Florida Democrats are rising in opposition to the news Joe Biden is vetting a running mate who once lamented the death of “Comandante en jefe” Fidel Castro.
An early ally of Biden’s presidential campaign, California Rep. Karen Bass’ name surfaced this week as a possible vice-presidential pick who could help balance his ticket because of her deep progressive roots and her activism against police brutality, an emerging issue in the presidential race.
But Bass‘ comments about the longtime Cuban leader following his death in 2016 — when she respectfully called him “comandante en jefe” (in Spanish, commander in chief) — is politically poisonous in Florida and even more toxic in Miami, home to many exiles from socialist Latin American regimes that include Cuba, Venezuela and Nicaragua.
The Florida Democratic Party has spent two years fighting a renewed GOP effort to brand them as socialists, and the state and national parties are spending big this year in Miami to defend two congressional seats and win two crucial state Senate contests in districts with sizable Cuban-American populations. All four lawmakers condemned Bass’ Castro remarks.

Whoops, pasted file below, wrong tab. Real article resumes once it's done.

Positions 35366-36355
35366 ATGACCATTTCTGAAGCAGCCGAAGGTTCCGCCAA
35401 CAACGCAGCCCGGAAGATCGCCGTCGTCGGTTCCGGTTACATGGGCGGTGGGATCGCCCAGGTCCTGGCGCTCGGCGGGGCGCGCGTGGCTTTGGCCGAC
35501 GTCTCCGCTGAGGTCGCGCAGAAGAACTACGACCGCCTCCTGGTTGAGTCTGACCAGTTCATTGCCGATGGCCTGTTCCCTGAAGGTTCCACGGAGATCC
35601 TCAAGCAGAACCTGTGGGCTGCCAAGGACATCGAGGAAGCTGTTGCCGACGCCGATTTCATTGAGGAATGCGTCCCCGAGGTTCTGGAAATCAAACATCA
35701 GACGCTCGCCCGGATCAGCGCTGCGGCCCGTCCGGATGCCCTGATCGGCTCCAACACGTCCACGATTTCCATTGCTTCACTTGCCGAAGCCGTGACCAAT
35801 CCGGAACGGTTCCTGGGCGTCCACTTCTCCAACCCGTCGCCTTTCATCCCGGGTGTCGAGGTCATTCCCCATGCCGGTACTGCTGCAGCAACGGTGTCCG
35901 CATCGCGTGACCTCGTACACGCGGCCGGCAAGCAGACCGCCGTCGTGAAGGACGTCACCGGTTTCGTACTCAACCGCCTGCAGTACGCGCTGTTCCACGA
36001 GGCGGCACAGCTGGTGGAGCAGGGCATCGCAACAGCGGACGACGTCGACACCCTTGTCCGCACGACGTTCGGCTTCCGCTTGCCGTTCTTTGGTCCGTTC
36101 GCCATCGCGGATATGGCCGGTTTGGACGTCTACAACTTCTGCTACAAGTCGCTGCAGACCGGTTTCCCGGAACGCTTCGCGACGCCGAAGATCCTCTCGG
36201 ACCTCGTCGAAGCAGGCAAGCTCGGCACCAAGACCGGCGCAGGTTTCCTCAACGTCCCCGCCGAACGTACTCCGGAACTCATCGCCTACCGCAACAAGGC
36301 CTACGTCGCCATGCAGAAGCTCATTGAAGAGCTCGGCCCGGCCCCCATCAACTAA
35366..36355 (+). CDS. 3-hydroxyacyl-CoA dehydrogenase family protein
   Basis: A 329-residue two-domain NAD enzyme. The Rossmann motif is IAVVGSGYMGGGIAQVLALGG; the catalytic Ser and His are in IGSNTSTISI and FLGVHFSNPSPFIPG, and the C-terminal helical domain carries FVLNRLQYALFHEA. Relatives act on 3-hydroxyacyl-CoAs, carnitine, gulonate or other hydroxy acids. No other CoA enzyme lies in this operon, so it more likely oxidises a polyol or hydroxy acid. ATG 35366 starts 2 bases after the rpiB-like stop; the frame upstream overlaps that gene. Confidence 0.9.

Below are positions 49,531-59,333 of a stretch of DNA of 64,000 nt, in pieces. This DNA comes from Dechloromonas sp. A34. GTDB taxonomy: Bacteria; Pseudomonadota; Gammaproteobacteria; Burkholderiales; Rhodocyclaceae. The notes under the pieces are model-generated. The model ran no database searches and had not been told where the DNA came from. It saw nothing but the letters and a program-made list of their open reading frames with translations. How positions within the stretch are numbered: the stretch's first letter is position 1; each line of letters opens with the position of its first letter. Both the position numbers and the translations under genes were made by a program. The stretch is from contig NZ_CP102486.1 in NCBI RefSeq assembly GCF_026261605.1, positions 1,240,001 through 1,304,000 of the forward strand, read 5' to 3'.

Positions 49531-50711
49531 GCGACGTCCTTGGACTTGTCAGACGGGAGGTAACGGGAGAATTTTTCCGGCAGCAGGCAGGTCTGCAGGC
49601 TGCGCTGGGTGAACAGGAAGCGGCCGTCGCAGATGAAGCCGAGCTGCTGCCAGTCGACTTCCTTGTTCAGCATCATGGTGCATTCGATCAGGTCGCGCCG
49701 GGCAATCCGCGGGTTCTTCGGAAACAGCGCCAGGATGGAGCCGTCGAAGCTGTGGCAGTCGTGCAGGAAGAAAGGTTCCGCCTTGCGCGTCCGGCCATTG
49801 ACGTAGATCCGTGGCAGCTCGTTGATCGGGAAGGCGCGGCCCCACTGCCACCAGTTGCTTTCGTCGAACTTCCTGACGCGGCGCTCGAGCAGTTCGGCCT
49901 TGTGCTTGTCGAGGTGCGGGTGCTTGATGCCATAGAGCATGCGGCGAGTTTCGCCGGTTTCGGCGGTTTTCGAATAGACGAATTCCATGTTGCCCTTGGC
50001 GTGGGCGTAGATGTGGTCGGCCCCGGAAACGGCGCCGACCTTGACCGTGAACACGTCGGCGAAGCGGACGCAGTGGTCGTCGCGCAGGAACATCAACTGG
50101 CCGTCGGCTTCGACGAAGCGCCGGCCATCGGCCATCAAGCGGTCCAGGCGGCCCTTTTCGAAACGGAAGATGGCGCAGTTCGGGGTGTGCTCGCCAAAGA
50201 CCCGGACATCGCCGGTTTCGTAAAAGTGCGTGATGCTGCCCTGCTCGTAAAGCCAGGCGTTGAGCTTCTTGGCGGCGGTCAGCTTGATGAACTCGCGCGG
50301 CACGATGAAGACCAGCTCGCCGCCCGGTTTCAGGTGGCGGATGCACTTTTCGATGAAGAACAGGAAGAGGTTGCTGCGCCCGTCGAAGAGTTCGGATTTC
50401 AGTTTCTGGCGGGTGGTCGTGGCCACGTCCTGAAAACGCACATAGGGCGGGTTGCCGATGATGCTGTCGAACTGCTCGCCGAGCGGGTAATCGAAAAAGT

“The comments are troubling. It shows a lack of understanding about what the Castro regime was about. So I have to learn more about her position and perspective on Fidel Castro,” said Miami state Rep. Javier Fernandez, whose bid for an open state Senate seat could bring Democrats closer than ever to flipping control of the chamber.
“Praise like the one that was given by Bass at the time of Castro’s death is inconsistent with my family’s experience with what the regime did — and continues to do — to people on the island, which is to suppress human rights, keep people under a totalitarian thumb and stifle economic growth,” Fernandez told POLITICO.
Bass’ congressional office pointed out that her remarks were similar to those made by President Obama at a time when the U.S. sought better relations with Cuba.